25. #25 |  Helmut O' Hooligan | 

    #24 StrangeOne: “Tomorrow I can be pissed about whatever blood curdling items my daily blog walk takes me to. Today I’m thankful a little girl gets to go home.”

    Thank you, StrageOne. That is the key point here. Earlier I was so angry that I couldn’t put it that succinctly. The actions of the police resulted in a child being freed from a kidnapper. The kidnapper was the true aggressor in this instance and the police did their job–or at least what their true job should be–to end the threat. This should not be about ideology. This should be about a girl being freed from a violent shit head. So I am just saying when you get to the point that you are an anarchist first and a human being second, then maybe you need to re-think your political views.

  26. #26 |  Murc | 

    “The correct application of a SWAT team does not always end in a shooting of either the alleged suspect or an officer. ”

    True, but I’m not sure how that’s relevant to your point. You said situations like the one Radley describes or “something very similar” happen so often that they don’t even make the news. That’s a clearly wrong claim.

    If you’re arguing that SWAT operations with no weapons discharged by anyone at all, no hostages, and no deaths are “very similar” to the operations in question, I say no way. Yeah, if the cops deploy a SWAT team and it turns out that everyone involved comes quietly and/or is apprehended without a weapon even being drawn? I can see that not making the police blotter. To argue that those situations are at all comparable to this one is wrong.

  27. #27 |  Helmut O' Hooligan | 

    #23 JOR: “they were likely just shooting back to protect their own hides, and killing the kidnapper without injuring the kid (or any other bystanders) was a happy coincidence.”

    JOR, while I appreciate your more measured response to this issue, I still find the above statement vexing. You seem to be saying that the SOLE reason that Officer Jiminez shot the hostage taker was to protect “his own.” Are you seriously saying that this officer didn’t care about an eleven year old kidnapping victim? If so, that is just cold and pretty damned offensive.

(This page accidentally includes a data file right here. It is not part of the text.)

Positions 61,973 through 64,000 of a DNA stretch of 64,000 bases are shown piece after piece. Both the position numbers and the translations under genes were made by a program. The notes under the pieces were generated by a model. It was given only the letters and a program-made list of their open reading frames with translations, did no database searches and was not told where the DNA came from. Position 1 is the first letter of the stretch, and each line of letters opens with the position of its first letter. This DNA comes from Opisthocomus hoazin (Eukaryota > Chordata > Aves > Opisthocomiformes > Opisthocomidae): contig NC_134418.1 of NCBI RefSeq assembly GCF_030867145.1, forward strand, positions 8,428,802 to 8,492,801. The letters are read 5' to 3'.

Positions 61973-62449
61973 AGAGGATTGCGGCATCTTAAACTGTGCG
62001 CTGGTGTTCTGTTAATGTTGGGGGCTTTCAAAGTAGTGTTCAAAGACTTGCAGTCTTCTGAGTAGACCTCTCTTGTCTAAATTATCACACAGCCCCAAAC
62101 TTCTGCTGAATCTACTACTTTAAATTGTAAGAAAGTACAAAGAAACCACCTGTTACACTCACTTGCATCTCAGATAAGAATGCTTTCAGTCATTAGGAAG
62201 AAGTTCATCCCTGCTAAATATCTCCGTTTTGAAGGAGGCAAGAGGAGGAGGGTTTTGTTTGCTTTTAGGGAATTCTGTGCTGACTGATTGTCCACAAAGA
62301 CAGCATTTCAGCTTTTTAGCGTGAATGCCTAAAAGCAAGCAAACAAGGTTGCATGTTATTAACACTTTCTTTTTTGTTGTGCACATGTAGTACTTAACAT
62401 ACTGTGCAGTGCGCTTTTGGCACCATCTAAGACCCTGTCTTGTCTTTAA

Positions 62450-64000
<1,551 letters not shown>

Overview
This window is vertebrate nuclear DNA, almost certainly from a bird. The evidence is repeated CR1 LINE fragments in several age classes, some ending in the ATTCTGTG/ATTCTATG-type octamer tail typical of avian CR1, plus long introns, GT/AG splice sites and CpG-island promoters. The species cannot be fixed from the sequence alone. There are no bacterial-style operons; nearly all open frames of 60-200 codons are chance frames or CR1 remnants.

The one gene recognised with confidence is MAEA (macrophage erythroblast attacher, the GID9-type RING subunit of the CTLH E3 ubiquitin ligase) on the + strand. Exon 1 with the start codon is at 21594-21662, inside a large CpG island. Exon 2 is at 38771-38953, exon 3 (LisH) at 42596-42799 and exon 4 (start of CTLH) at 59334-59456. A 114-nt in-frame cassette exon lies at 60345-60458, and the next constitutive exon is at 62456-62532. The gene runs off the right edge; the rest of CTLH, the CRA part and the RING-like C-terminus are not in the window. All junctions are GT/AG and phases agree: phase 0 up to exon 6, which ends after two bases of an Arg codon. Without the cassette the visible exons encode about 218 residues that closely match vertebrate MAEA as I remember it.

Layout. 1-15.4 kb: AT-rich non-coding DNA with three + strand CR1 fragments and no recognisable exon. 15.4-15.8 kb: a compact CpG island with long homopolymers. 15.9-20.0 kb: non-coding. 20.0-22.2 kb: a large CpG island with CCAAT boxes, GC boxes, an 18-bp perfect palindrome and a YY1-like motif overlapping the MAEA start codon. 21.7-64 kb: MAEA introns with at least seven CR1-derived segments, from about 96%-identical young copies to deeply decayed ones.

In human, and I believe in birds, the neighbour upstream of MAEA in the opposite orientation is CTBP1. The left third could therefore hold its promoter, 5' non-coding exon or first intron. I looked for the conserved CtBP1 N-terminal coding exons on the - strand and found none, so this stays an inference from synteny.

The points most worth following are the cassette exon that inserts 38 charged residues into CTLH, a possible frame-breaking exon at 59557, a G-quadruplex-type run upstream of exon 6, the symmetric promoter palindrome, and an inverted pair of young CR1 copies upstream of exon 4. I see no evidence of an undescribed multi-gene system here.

Look, Jiminez is a human being. Why would he not care about freeing this girl? This, in a nutshell, is the whole issue with anarchists and the police. You guys time and time again deny the police their humanity and that has always bothered me a great deal. Not because the state of policing in this society is excellent (I am on record here saying quite the opposite!) but because I think it is terribly dangerous and counterproductive to assume that someone has sinister motives 100% of the time. Attitudes like that tend to lead to pretty ugly places (such as death camps), historically speaking.

    JOR, I grew up around cops. My Dad was a cop. I don’t always agree with his views, but I don’t think he lived to go out and torture people either. I think he was a family man doing a job that he often found annoying or moderately interesting, depending on the day. I do know he saw through a lot of the bullshit in policing that I currently criticize. As a result, I think he did his best to ignore aspects of the job that he found counterproductive. I will tell you one thing though. I guarantee he would have busted his ass to save a kid from some thug kidnapper. I have no question about that! And he would say, that is just what we are supposed to be doing out here. And it is what they are supposed to be doing (feel free to cite the usual court case about police not being required to defend you, but most cops don’t care about that case).

    So how far do you want to take this sterotyping? This demonization of all things State-related. My wife is a state employee (public aid office). Do you want to demonize her to? For trying to help out some people who are truly impoverished (and getting lied to by manipulative shit heads on a regular basis as well). Would you ascribe terrible motives to her too. She knows the system fucking blows, but she tries to make the most of it and I love her for it. I guess that makes me an evil statist pig too (Come get me!). Or maybe you would like to go around to city hall and piss on some public works trucks. Or go spit in the face of the nice old lady at the county clerks office. Or throw rocks at fire fighters. Hey, have a ball man. Just understand that blanket attacks on public employees won’t fly outside the libertarian blogosphere. If you don’t believe me, ask Scott Walker.

  28. #28 |  A SWAT Team, Used Properly - Death Rattle Sports | Death Rattle Sports | 

    […] violence to defuse an already violent situation. They saved this girl’s life. The Agitator View original postSHARE IT Tweet REGISTER NOW! Users must be logged in for immediate display. We will review & post […]

  29. #29 |  JOR | 

    Helmut, I’m not trying to stereotype. I try to base my opinion on the actions taken (shooting at a man holding a kid, perhaps as a shield – by a member of a group not exactly justly known for keen marksmanship) not on prior assumptions about their motives. For what it’s worth, I think the cops probably did have a strong desire to save the kid, at least going in, but when bullets start flying, good intentions tend to fly with them. Does that make the ultimate outcome a bad thing? No, not in the slightest.